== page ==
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Isthmus Montessori Academy, 1402 Pankratz St., is near the intersection of Aberg and Packers avenues on Madison's North Side.

The Madison School Board voted Monday to establish a public Montessori charter school — the first of its kind in the district.

However, the board delayed the school’s opening until the 2018-19 school year, and the school’s creation remains contingent on the school’s founders supplementing their proposal during contract negotiations to address key areas that still concern district administrators and some board members.

The vote to establish the public charter school was 6-1, with TJ Mertz the sole opponent.

If all goes as planned, the vote means Isthmus Montessori Academy (IMA), 1402 Pankratz St., would change from a private, tuition-based school to a public, tuition-free one in the fall of 2018. That’s a year later than founders Melissa Droessler and Carrie Marlette and many of the school’s large group of passionate supporters had desired.

Consequently, some supporters left Monday’s meeting grumbling and even angry over the delay. Droessler stayed optimistic in her comments.

“We are thrilled at the board’s support and truly hope to operate in good faith with the district for a successful partnership,” she said.

The North Side school was founded in 2012, and Droessler and Marlette have been working with the district ever since to turn it into a public option. They have said they want to make the Montessori method available to as many families as possible, not just to those with financial means.

They believe the Montessori method, which includes multi-age classroom groupings, customized learning plans and self-directed learning, will help the district close achievement gaps while expanding options for students, especially those with special needs.


Maggie Colopy-Sereno, 6, right, shares a story she's writing with classmates Adrian Purnae, 7, center, and Kate Russell, 7, last week in the elementary classroom at Isthmus Montessori Academy.

IMA currently operates both as a private school for grades 3K through nine and as a licensed child care facility that offers full-time, year-round schooling for children ages 2 months through 5 years. It enrolls about 80 children ages 2 months to 15 years old.

The school’s founders have proposed a first-year enrollment as a public charter school of 223 students in grades 3K through 9, although that could change during contract negotiations.

The district’s charter review committee said it could not recommend the proposal because it did not meet expectations in four of 15 areas, including budgeting, staffing and school data. However, some people, including some board members, questioned whether the rubric the district uses to evaluate charter applications is too subjective or sets unrealistic expectations.

Due to the review committee’s conclusions, Superintendent Jennifer Cheatham said her administrative team could not recommend that the board approve the school for opening this fall. If the board wanted to move forward, she recommended the one-year delay and the contingencies to address the remaining concerns.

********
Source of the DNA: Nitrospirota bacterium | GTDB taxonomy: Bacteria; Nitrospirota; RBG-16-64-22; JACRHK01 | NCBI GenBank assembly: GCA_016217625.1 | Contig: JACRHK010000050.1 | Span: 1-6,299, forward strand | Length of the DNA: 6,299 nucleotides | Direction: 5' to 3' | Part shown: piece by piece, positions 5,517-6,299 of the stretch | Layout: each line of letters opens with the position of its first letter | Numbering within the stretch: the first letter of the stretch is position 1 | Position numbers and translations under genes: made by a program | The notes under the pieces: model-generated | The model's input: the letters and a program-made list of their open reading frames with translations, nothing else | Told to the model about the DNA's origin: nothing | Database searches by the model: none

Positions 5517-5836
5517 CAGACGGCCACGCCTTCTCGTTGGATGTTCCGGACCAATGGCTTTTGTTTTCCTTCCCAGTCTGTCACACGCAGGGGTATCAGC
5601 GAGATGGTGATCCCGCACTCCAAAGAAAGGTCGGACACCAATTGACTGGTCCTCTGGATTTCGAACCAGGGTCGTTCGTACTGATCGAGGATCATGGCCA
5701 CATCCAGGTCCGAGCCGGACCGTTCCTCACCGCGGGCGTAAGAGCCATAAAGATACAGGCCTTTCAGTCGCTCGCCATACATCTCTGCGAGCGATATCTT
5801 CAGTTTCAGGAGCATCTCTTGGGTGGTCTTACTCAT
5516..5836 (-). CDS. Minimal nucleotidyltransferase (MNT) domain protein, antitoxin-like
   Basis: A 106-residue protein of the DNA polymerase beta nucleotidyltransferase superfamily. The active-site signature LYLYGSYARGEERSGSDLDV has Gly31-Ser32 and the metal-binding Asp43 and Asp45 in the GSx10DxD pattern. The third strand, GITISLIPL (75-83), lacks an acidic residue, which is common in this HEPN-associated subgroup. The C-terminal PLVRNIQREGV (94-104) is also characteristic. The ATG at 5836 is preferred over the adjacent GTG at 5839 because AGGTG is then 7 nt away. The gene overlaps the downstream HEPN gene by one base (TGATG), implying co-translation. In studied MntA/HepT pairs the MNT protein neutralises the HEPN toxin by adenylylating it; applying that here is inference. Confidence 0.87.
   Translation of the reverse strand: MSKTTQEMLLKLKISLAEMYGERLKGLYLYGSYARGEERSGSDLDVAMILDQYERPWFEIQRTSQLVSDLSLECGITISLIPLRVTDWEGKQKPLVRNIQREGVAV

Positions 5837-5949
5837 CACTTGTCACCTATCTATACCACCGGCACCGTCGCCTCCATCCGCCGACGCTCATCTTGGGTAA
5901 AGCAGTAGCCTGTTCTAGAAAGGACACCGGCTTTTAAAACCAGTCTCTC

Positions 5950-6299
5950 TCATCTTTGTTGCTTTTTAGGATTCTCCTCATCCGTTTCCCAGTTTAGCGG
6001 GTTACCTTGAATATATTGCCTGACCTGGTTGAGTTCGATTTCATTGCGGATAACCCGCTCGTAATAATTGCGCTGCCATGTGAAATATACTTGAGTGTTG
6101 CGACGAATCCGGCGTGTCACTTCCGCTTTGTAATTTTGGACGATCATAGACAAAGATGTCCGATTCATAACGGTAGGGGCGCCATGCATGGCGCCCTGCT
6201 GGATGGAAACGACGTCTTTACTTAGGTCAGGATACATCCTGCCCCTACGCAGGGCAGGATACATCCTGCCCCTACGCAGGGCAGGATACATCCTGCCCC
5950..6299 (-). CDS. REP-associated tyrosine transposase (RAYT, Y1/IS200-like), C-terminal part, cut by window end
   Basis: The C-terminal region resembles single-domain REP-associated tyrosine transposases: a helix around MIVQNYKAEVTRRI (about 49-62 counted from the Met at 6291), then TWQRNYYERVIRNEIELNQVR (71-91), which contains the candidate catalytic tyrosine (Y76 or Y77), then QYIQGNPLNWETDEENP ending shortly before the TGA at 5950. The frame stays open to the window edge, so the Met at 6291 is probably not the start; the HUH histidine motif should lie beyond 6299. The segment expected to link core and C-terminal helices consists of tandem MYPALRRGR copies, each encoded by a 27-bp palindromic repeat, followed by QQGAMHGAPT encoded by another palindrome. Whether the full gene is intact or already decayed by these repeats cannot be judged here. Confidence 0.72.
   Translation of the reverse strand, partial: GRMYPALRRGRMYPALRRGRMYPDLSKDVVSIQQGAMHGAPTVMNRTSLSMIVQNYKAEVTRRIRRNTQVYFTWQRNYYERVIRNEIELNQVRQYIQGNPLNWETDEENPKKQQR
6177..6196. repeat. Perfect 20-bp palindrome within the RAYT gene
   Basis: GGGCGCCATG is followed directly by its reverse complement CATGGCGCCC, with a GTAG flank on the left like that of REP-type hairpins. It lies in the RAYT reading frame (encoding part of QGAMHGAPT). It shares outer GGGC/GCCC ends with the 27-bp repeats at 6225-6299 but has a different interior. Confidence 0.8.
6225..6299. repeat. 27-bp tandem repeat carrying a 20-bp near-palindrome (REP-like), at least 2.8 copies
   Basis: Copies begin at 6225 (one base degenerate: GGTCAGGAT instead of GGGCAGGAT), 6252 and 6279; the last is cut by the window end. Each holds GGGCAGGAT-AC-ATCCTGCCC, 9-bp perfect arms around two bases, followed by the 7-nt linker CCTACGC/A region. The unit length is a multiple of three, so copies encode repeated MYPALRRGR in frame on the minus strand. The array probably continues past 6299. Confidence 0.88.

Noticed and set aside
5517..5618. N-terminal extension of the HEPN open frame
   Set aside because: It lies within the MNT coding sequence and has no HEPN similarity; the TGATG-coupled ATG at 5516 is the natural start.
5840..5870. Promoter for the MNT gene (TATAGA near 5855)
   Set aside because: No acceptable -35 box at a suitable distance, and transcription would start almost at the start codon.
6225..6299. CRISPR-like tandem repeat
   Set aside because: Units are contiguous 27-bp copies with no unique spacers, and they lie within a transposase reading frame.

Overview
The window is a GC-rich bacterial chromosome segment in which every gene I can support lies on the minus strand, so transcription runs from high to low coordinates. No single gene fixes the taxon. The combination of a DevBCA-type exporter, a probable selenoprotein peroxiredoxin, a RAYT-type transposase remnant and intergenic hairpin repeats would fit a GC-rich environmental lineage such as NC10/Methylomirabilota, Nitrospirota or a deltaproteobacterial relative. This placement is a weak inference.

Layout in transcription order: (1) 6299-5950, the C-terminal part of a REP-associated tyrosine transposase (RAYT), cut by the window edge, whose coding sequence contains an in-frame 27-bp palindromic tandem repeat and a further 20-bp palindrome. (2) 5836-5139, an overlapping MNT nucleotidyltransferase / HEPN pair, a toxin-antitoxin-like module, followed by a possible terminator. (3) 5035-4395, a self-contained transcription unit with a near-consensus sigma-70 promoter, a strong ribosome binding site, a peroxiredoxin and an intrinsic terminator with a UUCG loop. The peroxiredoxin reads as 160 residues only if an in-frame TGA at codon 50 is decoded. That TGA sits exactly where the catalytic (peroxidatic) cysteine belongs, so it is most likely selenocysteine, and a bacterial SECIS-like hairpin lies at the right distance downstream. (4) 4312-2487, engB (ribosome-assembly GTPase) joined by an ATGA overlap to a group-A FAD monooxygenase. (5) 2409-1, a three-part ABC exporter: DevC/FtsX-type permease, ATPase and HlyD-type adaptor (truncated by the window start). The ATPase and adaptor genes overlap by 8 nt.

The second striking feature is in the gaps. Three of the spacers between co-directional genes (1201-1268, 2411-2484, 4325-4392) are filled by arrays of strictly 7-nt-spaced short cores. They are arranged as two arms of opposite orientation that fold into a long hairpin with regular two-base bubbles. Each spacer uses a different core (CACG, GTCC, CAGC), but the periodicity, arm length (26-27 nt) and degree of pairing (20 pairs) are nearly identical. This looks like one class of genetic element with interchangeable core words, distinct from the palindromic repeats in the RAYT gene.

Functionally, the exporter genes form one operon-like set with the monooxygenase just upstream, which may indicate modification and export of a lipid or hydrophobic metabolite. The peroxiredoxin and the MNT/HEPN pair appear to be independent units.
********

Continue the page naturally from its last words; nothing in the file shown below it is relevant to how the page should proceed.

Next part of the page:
The charter school will become what’s called an “instrumentality” of the district. It will retain considerable autonomy, but the School Board will have ultimate responsibility for it and employ the school staff.

Board member Michael Flores spoke strongly in favor of the proposal, saying he loves the Montessori teaching style and the way it addresses the individual needs of students.

“The sooner the better,” he said of opening the school.

Board member Mary Burke said it was critically important to her that the student body of the new charter school reflect the demographics of the overall district in terms of racial diversity and the percentages of students with special needs. The school’s founders and its supporters convinced her through their testimonials and their diligent work that this will be the case, she said.

“I think there’s a true commitment,” Burke said. She noted that the parents who came to the board asking for the public Montessori option reflected that diversity.

More than 20 supporters spoke Monday, one telling the board the IMA proposal is “a gift you don’t want to turn down.”

Prior to voting against the proposal, Mertz said he was concerned that too many unresolved issues were being left to the administration to negotiate when they should be dealt with by the board. After the meeting, he added that he thought the overall proposal has too many weaknesses.

The school is proposing to enroll students from the neighborhoods surrounding it. Its attendance area would align with those of Lakeview, Gompers, Emerson, Mendota, Hawthorne, and Sandburg elementary schools.

Students will need to apply to attend the new Montessori school. A lottery and a wait list will be used if applications outnumber seats.

The district has three other charter schools: Badger Rock Middle School, Nuestro Mundo Community School and Wright Middle School. Wright is opting to give up its charter after this school year, though it will remain part of the district.